BLACK MOVIE: Review of the 23rd edition!

BLACK MOVIE: Review of the 23rd edition!

A big sigh of relief, and not least! The Geneva International Independent Film Festival Black Movie closes its 23rd edition with an overall attendance of 25,000 festival-goers, who enjoyed many films, round tables and night events. Suspended from the evolution of health measures, the event – ​​the first solo of artistic director Maria Watzlawick – was able to take place in theaters in compliance with the rules in force. The festival also has an online component, which still offers until February 1 more than three quarters of the program. The Critics’ Prize goes to the film Zinder, by Nigerien filmmaker Aïcha Macky.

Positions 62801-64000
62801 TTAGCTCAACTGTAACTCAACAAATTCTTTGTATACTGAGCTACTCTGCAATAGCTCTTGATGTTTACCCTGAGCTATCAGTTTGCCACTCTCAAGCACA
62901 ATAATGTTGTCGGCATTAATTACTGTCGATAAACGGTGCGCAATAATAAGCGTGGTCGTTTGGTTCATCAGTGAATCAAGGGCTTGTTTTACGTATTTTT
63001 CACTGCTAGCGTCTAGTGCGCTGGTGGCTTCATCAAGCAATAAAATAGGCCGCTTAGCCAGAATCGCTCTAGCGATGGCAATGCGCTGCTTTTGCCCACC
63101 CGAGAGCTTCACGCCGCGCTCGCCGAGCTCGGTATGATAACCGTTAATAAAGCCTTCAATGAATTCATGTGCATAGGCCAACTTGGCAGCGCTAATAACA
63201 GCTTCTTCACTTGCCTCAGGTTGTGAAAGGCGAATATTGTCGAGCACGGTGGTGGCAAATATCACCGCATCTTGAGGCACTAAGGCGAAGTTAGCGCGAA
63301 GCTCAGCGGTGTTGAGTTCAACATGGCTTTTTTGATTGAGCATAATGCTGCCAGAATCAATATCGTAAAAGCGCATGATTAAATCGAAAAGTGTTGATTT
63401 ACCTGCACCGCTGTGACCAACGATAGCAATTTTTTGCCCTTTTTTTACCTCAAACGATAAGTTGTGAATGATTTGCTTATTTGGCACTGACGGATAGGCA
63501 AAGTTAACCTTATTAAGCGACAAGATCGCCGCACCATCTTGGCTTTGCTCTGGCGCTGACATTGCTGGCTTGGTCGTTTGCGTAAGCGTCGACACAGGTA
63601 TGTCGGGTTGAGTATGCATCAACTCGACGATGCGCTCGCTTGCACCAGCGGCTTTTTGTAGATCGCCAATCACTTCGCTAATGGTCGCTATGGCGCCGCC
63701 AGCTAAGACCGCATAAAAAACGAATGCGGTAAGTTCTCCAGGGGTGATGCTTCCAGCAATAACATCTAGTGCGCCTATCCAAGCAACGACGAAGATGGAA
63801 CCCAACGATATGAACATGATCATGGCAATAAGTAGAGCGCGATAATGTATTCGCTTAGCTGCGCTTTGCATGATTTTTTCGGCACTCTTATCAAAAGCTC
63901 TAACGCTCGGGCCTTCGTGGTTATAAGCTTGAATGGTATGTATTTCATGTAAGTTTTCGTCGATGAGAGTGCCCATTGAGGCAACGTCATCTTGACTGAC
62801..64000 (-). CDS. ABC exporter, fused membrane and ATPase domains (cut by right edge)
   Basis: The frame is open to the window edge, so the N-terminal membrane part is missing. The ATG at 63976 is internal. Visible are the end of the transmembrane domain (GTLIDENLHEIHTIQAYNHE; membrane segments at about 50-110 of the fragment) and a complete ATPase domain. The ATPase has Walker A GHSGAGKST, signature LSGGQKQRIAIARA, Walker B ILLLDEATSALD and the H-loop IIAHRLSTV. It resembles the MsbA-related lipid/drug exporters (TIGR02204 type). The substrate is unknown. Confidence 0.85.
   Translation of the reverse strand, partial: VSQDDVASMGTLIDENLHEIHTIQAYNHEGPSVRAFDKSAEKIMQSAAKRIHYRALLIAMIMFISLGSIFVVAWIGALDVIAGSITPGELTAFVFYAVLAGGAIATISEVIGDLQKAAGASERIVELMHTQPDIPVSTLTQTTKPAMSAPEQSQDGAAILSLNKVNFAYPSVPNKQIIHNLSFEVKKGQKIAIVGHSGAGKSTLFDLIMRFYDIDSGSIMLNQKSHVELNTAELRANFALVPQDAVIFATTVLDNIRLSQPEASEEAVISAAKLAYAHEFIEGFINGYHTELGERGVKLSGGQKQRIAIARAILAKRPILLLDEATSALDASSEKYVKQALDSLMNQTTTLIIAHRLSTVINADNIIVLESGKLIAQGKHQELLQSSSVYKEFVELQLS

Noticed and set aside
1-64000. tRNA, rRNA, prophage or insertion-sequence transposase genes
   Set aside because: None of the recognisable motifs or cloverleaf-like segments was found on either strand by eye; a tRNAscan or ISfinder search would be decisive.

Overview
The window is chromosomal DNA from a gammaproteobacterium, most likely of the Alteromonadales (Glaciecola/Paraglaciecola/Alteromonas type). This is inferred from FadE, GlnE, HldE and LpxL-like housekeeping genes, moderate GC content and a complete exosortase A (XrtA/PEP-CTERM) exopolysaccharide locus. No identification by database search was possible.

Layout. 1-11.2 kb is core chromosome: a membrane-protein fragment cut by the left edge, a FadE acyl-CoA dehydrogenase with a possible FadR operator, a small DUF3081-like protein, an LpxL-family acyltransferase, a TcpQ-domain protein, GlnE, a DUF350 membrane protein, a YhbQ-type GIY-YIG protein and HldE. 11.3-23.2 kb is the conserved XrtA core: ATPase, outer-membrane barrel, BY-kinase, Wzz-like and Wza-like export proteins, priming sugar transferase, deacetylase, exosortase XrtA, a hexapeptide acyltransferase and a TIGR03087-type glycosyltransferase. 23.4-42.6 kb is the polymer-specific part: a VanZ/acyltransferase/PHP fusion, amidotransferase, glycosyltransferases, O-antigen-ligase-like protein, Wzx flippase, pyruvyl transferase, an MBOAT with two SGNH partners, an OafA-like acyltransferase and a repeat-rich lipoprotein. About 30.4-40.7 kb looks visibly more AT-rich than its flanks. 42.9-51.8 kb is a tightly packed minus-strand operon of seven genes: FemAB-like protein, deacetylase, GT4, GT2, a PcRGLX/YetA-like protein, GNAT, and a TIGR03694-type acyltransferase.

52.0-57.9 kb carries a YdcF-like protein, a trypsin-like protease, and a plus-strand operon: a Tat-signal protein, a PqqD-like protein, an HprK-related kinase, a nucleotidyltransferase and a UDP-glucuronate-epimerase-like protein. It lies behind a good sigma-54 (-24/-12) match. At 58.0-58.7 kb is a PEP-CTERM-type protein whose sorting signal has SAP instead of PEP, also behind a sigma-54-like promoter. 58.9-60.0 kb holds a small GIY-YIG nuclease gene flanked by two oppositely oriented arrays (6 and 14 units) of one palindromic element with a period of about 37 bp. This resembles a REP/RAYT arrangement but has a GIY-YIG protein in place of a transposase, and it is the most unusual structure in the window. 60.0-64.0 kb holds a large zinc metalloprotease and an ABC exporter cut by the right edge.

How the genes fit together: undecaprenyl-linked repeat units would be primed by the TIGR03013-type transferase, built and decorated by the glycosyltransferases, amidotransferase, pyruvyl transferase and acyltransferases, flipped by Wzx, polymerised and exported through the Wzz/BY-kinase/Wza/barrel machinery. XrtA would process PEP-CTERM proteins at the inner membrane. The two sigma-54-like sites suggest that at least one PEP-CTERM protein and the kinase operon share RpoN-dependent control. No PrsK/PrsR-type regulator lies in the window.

From January 21 to 30, the public was able to discover 89 films from 48 countries. While around ten guests finally managed to get to Geneva to present their films, Black Movie also offered pre-recorded Q&As online with 14 filmmakers. The 5 round tables, the 2 cinema-concerts in the Petit Black Movie section and the 3 festive evenings organized at the Groove (the latter saved in extremis!) attracted a large audience, beyond all expectations.

From January 28 to February 1, 70 films can still be streamed on the festival platform.